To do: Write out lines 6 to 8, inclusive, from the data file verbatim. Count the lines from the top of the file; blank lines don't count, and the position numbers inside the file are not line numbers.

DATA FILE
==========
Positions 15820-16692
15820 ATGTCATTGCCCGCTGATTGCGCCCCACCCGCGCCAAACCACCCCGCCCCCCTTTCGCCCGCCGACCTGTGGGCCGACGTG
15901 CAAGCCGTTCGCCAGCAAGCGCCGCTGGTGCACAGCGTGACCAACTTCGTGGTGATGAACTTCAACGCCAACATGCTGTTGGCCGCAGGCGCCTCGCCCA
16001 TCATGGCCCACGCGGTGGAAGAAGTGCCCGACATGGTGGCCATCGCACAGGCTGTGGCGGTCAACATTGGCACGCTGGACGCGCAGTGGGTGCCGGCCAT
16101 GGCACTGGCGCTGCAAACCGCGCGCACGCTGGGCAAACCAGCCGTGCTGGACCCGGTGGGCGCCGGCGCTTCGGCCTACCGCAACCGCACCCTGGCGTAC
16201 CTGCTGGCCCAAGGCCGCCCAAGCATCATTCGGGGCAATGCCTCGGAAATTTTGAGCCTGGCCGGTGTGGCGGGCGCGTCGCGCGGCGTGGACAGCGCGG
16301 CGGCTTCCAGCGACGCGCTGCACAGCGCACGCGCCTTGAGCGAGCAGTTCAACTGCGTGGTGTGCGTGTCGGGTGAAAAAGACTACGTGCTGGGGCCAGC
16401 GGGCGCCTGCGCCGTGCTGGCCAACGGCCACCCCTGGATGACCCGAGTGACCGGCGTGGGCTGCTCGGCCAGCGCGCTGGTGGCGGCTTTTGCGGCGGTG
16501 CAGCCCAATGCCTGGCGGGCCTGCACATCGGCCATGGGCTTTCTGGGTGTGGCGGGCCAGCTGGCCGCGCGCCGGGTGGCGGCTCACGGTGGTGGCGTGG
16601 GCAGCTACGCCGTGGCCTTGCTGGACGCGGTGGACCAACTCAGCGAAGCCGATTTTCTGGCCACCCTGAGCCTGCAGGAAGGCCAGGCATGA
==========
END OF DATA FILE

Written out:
16201 CTGCTGGCCCAAGGCCGCCCAAGCATCATTCGGGGCAATGCCTCGGAAATTTTGAGCCTGGCCGGTGTGGCGGGCGCGTCGCGCGGCGTGGACAGCGCGG
16301 CGGCTTCCAGCGACGCGCTGCACAGCGCACGCGCCTTGAGCGAGCAGTTCAACTGCGTGGTGTGCGTGTCGGGTGAAAAAGACTACGTGCTGGGGCCAGC
16401 GGGCGCCTGCGCCGTGCTGGCCAACGGCCACCCCTGGATGACCCGAGTGACCGGCGTGGGCTGCTCGGCCAGCGCGCTGGTGGCGGCTTTTGCGGCGGTG